Melancholy has followed me around for years. It's a feeling I've learned to grow comfortable with. And now it's become part of my fitness routine.
I've been an avid exerciser since my late twenties. I started running in that carefree time of life and loved the surge of endorphins that filled my body with their feel-good rush. It helped stave off depression and made it OK to eat and drink as much as I wanted. But after years of punishing my joints by pounding pavements, I've since replaced it with walking. Something I prefer doing alone, in the dark of night.
For years, I exercised with my husband—our love of sweating out the beer we drank the night before a common goal. But when I got sober and the glue that held us together came undone, our marriage split at the seams and single motherhood became my life. I relied on friends to fill the void my divorce produced and exercised with them.
One friend and I met once or twice a week to walk around a reservoir that sprawled between our towns. Four miles of pines and cooling waters, it was a favorite place for us to be from April to November, before winter howled its way in. Another friend and I got together weekly for dinner and burned off the meal by briskly walking through the city where we ate. Another took hikes with me through acres of woods behind my house, taking my chocolate Lab along for protection from snakes or other creatures that might cross our path. These walks were respite from my single-parent life, ones I counted on. Walking while processing the problems we had in out lives.
Time passed, my daughter grew, and things changed. Now I walk alone. And as temps get higher with each passing year, I find the best time to do that is in the cool of night.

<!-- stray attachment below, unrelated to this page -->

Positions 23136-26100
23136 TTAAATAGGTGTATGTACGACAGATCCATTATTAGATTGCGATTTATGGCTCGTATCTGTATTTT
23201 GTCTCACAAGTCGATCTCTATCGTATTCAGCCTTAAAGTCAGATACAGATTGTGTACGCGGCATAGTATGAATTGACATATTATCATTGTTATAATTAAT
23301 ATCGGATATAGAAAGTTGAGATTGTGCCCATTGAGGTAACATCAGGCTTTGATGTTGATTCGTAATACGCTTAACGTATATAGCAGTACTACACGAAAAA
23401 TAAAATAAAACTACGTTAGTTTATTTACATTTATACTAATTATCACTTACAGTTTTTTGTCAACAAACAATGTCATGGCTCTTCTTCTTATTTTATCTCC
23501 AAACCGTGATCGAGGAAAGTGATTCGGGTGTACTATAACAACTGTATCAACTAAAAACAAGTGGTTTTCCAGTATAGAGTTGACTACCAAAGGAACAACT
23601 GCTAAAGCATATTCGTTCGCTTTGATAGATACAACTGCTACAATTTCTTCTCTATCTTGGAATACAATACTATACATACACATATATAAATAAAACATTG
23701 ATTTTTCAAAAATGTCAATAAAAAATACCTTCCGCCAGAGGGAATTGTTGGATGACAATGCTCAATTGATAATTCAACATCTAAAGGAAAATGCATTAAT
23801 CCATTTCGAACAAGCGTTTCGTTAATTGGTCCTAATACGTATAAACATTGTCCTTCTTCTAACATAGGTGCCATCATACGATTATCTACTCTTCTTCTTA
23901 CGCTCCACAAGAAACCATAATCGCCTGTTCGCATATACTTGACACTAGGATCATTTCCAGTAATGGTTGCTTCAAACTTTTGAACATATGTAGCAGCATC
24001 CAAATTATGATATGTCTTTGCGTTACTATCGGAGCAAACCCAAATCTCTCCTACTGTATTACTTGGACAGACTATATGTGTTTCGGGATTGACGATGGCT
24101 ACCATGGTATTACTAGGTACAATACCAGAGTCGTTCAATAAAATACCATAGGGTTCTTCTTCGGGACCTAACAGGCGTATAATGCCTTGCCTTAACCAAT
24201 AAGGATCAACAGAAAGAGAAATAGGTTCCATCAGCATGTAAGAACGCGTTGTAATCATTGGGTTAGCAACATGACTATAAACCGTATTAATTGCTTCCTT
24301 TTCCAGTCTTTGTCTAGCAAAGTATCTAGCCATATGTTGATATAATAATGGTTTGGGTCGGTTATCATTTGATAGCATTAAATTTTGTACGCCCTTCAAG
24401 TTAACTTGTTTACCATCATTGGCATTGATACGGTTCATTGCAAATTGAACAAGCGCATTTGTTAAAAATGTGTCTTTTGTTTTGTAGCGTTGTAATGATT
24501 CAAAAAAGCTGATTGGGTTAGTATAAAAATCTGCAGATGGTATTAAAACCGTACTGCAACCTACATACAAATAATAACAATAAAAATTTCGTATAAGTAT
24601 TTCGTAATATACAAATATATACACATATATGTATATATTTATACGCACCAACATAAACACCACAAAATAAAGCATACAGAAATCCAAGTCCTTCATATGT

Nighttime has a melancholic feel to it. There's a reason why people living in northern hemispheres have a higher risk of depression. Like gloomy days, too much darkness affects moods.
Ever since I was a young child, I've carried a sense of sadness with me. Taken from my mom when I was three for an extended period of time caused unbearable sorrow, a grief I pushed down for years with alcohol. Getting sober uncovered my melancholic nature that I had previously hid with a happy-go-lucky facade. I let go of that faux cheerfulness and learned to embrace the sadness.
Walking at night suits me.
I sometimes go out as late as 11 p.m., wandering through neighborhoods, passing darkened houses, welcoming the eeriness of it all. The glow of streetlights leave a circle of light on the blackened pavement, lending a film noir quality to the scenes.
I prefer the quiet the dark imbues, the space to hear myself think. During the day, cars zip up and down streets, dogs bark and planes buzz overhead, all adding to the cacophony of daytime. Neighbors and even people I don't know often want to stop and engage in small talk, a pastime my introverted self is not good at and really hates to do.
Of course, there are times I've been afraid on these nighttime treks. When I pass the stretch of road that borders the woods, I flick on my phone's flashlight and search for bears I think might be lurking on its edges, ready to pounce on a nighttime rambler like myself.
Recently, I've been watching some old episodes of the haunting TV series "Supernatural" with my daughter, and made the mistake of going out following some of the terrifying tales. I remember the first night I noticed a difference in my typical bravery. I felt it deep in my psyche, each step a bit more tenuous than my usual brisk pace. I called my daughter a few times to sort out my fear and she laughed at the thought of my lack of temerity after years of my nighttime roving.
One night, as fog settled on the lawns I passed, I came to a house that was totally dark except for a floodlight illuminating the front of the detached garage behind it. I expected the door to slowly creak open, while terrifying music cued up in the background, as a slew of those ominous ghouls came lumbering out to get me. My step picked up speed as did my pounding heart, willing myself to shake off the image.
Despite these things that have rattled me, walking alone at night has made me more fearless. Friends often worry about me, but I am not about to change this courage boosting habit. And who knows, someday I might be like the late country singer Patsy Cline, and go out walking after midnight—though I won't be thinking of anything but how quiet and delicious this time of day really is.